• They recommend using higher specification foam mattresses or overlays for individuals at higher risk of Pressure Ulcer development.

  • For those at very high risk or with existing Pressure Ulcers, more sophisticated surfaces such as alternating pressure air mattresses may be necessary.

  • The choice of surface should consider the individual's risk factors, the location and stage of any existing Pressure Ulcers, body weight, and general mobility.


Skin Inspection:

A photo representing skin inspection

Importance of Skin Inspection:

  • Early Detection: Regular and thorough skin inspections are crucial for the early detection of Pressure Injuries. Early stages of pressure damage might present as persistent redness, discoloration, or changes in skin temperature, texture, or integrity. Extra care must be taken with Black or Brown skin and early signs of damage can be hidden.

  • Targeted Intervention: Identifying early signs of pressure damage allows for timely and targeted interventions, which can prevent the progression of injuries.

Strategies for Implementation:

  • Comprehensive Assessment: Inspect all areas of the skin, paying particular attention to bony prominences and areas subjected to pressure or shear. This includes the sacrum, heels, elbows, back of the head, and any other areas that might be at risk depending on the individual's position, devices present  and mobility.

  • Frequency: The frequency of skin inspections should be guided by the individual's risk assessment. For those at high risk, inspections should occur at least once every shift or more frequently if changes are noted.

  • Documentation: Record findings from each skin inspection, noting any areas of concern, changes from previous assessments, and any interventions made. This documentation is crucial for tracking changes over time and communicating between care providers.

Education and Training:

  • Staff Competency: Ensure that all healthcare providers involved in patient care are trained in how to conduct a skin inspection, what to look for, and how to document their findings.

  • Patient and Family Involvement: Educate the patient and their family about the importance of skin inspections and involve them in understanding what signs to look for, especially if the patient is in a home care setting.

Tools and Technology:

  • Use of Assessment Tools: Utilise tools and scales designed to help identify early signs of pressure injury. These might include visual aids, descriptive scales, or even technological devices that can assess skin integrity.

  • Photographic Documentation: Consider using photographs (with appropriate consent and ethical considerations) to track changes in skin condition over time. This can be particularly useful for comparing and communicating about areas of concern.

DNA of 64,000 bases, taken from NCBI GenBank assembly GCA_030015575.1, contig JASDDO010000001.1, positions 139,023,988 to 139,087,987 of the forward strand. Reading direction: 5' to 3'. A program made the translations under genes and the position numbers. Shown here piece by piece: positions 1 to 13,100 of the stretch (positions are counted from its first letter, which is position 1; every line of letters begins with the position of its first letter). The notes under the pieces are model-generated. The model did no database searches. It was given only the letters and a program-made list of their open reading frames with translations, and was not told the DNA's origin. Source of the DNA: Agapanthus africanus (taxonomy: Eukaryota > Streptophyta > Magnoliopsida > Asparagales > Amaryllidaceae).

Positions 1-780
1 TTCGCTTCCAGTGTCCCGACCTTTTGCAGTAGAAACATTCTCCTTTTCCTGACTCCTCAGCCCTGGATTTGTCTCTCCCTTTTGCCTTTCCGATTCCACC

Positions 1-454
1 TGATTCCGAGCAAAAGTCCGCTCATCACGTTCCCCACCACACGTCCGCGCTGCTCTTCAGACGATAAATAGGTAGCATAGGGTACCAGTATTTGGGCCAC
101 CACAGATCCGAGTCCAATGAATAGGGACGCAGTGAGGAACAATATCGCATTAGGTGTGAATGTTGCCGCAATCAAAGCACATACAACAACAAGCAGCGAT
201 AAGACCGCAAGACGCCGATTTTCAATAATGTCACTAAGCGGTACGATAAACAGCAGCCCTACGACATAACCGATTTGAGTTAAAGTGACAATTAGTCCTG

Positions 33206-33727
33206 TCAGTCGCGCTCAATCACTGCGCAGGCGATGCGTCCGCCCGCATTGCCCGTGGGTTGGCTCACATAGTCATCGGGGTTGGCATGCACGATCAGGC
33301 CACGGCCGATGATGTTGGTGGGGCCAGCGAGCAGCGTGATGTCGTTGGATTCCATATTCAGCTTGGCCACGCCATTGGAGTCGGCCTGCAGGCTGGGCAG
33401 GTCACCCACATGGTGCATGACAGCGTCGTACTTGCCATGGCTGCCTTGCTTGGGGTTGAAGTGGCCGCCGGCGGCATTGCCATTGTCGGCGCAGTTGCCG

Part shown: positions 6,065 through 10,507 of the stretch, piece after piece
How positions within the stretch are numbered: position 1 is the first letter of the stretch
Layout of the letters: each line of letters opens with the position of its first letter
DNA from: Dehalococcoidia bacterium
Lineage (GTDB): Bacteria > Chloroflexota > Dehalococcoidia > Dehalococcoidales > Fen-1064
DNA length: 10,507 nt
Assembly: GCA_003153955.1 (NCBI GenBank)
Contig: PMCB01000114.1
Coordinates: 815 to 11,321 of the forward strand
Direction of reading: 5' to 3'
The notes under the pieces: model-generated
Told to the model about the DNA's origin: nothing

Collaboration and Multidisciplinary Approach:

  • Engage Specialists: Involve wound care specialists, dermatologists, or other professionals as needed based on the findings from skin inspections.

  • Team Communication: Ensure that information from skin inspections is effectively communicated among all members of the healthcare team, including any changes in the patient's condition or in the care plan.


NICE 2014/ 2015 Guidance on Skin Inspections

  1. Regular Inspections: NICE recommends that skin inspections should be carried out regularly, especially for individuals at high risk of Pressure Ulcers. The frequency should be determined by the level of risk and the individual's circumstances.

  2. Training and Competence: It emphasises that healthcare professionals conducting skin assessments should be trained and competent. This includes understanding how to recognise early signs of pressure damage.

  3. Documentation: Detailed records of each skin inspection should be maintained, including the date, time, findings, and any actions taken. This ensures continuity of care and helps track the patient's progress over time.

  4. Patient Involvement: The guidelines also suggest involving patients and their carers in understanding their skin condition and what to look out for, empowering them to be active participants in their care.

  5. Tools and Aids: NICE acknowledges the use of tools and scales to support skin assessments, advising that any tool used should be validated and appropriate for the specific patient group.


Both the National Institute for Health and Care Excellence (NICE) and the National Pressure Injury Advisory Panel (NPUAP) offer guidance on skin inspections as a crucial component of Pressure Injury prevention and management. Here's what each generally advises:


NPUAP/EPUAP 2019 Guidance on Skin Inspections

  1. Frequency and Thoroughness: NPUAP/ EPUAP advises that skin inspections should be conducted at least daily for at-risk individuals and more frequently if the risk is higher. This should increase when devises are in place. The entire skin surface should be inspected, with particular attention to bony prominences and areas under medical devices.

  2. Early Detection: The focus is on the early detection of any signs of pressure injury, including non-blanchable erythema, warmth, coolness, hardness, or discoloration. The NPUAP/EPUAP emphasises the importance of recognising these early signs to prevent the progression of injury.